Chapter 5, “Smart Wheelchairs for Assessment and Mobility,” gives an overview of the characteristics that a smart wheelchair must meet to increase safety and improve navigation efficiency for the user to achieve independent mobility. It provides detailed information about their components and the advantages and disadvantages of using different types of sensors, inputs, and feedback mechanisms. It also discusses challenges and the reasons why smart wheelchairs have not been tested in uncontrolled environments and are not yet in widespread use.
Chapter 6, “Exoskeletons as an Assistive Technology for Mobility and Manipulation,” explains what an exoskeleton is and what it is not. It describes the principles that are fundamental to exoskeleton technology when it is implemented as an assistive technology for mobility or handling, and the candidate users for this kind of systems. It goes on to establish the advantages and disadvantages of commercial models of lower and upper limb exoskeletons and outlines activities, applications, and environments suitable for the use of exoskeletons as mobility devices.
Chapter 7, “Robotic Systems for Augmentative Manipulation to Promote Cognitive Development, Play, and Education,” demonstrates the importance of using robotic systems in the development of children with motor disabilities. It explains the use of this technology to facilitate learning, as well as free and manipulative play activities. It must be underlined that specific case studies are provided to exemplify the results of the skills acquired with the proposed solutions in the areas of cognition, education, and play. In addition, it reviews the available technology in this field and points out the importance of its being simple, affordable, and adaptable to the user’s capabilities.
Chapter 8, “Social Assistive Robots for Children with Complex Disabilities,” highlights the importance of Socially Assistive Robots (SARs) for children who have disabilities in improving their social interactions and facilitating play activities. It analyzes experimental and commercial SARs that have been used with children with autism spectrum disorders and the characteristics that are required to ensure that a SAR can be safe and efficient. It also provides clinical evidence from different case studies and establishes the need to standardize the elements considered in current research.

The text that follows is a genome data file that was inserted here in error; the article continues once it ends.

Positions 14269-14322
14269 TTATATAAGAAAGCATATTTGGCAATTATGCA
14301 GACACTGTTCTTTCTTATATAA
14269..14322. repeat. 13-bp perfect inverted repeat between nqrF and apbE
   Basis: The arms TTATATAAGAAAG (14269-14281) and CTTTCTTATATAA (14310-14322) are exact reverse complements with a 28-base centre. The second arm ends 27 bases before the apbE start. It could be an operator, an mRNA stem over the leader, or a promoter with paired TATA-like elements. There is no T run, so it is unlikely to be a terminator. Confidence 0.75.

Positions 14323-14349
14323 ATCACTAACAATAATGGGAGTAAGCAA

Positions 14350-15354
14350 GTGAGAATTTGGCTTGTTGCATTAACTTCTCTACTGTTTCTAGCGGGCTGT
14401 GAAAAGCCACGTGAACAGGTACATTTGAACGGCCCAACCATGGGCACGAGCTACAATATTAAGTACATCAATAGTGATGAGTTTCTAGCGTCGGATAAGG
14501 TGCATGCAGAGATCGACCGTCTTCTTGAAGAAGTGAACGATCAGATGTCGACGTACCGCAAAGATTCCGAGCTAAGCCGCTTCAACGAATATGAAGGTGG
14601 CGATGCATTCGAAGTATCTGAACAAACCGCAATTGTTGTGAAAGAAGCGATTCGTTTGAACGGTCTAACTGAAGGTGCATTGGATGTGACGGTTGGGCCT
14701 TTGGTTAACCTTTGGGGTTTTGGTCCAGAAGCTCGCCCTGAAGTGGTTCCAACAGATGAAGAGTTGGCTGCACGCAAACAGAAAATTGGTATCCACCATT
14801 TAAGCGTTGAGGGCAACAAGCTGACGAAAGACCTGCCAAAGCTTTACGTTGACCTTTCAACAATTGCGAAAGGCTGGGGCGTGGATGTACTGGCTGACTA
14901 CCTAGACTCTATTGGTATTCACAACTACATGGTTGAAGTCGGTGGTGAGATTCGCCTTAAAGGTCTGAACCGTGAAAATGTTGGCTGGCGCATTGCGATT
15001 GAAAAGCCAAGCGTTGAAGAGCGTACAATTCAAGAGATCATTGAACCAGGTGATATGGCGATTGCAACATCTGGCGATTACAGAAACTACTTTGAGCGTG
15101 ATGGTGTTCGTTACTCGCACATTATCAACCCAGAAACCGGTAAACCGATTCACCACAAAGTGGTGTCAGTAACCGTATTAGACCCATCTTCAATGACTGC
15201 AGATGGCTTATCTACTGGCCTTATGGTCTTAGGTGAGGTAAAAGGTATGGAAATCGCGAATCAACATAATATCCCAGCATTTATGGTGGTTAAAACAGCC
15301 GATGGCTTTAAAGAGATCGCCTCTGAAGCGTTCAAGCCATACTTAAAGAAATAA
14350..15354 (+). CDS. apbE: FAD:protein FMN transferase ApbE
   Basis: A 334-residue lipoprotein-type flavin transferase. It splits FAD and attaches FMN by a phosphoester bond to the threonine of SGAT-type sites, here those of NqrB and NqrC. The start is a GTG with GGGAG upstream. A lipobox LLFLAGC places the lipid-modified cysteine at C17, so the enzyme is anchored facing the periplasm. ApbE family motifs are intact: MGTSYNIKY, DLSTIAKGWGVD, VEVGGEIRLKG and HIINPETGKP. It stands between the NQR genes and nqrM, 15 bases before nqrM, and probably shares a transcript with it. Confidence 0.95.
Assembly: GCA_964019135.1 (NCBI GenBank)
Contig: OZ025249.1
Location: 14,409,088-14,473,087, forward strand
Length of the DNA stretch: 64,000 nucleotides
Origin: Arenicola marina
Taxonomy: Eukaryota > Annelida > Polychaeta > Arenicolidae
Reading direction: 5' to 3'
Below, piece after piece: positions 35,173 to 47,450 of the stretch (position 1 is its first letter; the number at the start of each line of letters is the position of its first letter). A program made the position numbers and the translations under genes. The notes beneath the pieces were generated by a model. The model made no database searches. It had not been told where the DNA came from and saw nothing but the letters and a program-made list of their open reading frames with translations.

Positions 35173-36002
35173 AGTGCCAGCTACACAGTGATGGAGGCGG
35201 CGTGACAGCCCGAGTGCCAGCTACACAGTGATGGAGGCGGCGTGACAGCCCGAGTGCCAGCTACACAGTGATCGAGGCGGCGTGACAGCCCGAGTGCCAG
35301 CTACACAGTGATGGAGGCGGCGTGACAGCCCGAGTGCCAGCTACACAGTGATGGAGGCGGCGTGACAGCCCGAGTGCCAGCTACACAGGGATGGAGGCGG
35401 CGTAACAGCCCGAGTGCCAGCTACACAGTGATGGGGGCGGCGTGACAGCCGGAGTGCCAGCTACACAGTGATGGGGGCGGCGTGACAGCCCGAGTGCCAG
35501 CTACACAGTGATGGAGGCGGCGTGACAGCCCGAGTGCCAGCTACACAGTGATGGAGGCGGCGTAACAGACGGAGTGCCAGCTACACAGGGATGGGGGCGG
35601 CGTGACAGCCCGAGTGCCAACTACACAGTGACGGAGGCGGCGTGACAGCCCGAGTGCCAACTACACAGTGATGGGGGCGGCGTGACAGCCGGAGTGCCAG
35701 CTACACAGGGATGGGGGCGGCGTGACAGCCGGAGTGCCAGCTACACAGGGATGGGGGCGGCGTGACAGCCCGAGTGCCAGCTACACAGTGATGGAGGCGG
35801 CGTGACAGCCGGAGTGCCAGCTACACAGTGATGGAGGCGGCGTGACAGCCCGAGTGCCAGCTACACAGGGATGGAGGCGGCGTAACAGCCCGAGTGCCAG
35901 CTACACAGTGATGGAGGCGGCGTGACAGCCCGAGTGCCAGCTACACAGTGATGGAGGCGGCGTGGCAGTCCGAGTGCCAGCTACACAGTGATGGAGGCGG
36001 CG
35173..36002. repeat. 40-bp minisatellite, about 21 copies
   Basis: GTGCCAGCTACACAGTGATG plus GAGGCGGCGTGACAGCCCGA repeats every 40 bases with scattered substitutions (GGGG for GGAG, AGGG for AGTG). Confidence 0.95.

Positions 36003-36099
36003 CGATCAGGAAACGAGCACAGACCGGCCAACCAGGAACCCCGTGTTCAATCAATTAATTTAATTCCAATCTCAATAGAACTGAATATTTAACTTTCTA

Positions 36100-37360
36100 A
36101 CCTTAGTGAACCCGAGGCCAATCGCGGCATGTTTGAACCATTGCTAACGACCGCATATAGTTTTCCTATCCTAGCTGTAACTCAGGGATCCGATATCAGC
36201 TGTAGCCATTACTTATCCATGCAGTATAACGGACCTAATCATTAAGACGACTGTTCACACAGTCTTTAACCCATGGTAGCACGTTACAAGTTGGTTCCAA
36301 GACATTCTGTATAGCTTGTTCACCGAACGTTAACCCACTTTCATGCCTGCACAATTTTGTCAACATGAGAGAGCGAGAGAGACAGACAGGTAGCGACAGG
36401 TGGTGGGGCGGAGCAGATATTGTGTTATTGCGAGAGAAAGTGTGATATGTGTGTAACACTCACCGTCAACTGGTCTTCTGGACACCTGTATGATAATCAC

Chapter 9, “Robots Supporting Care for Elderly People,” emphasizes the importance of assistive technology in the daily life of older adults. It establishes a care robotics framework and makes the difference between physical assistance and social assistance robots. It reviews the available robotic systems for assistance and care, and presents case studies with clinical evidence, most of them related to the PARO robot. It also discusses some ethical issues arising from the fact that an essential part of elderly people care is human contact.
Chapter 10, “Ethical and Social Implications of the Use of Robots in Rehabilitation Practice,” mentions three aspects that must be considered in robots in rehabilitation practice: the ethics of the person who develops the technology, the ethics of the rehabilitation professional when using robots in clinical practice, and the ethical systems built into robots. It provides a broad overview of the ethical implications of using robotic assistive technologies in health care and includes proposals for codes of ethics related to different aspects of human–robot interaction. It also analyzes the benefits and limitations of applying robots in rehabilitation from an ethical perspective.
In conclusion, this is a very useful book to obtain a complete overview of robotic assistive technologies, which makes it an excellent reference in this field. It is also highly recommended for undergraduate biomedical and mechatronics engineering and physical therapy and rehabilitation students.
—Review by Elizabeth Guevara Martínez Universidad Anahuac Mexico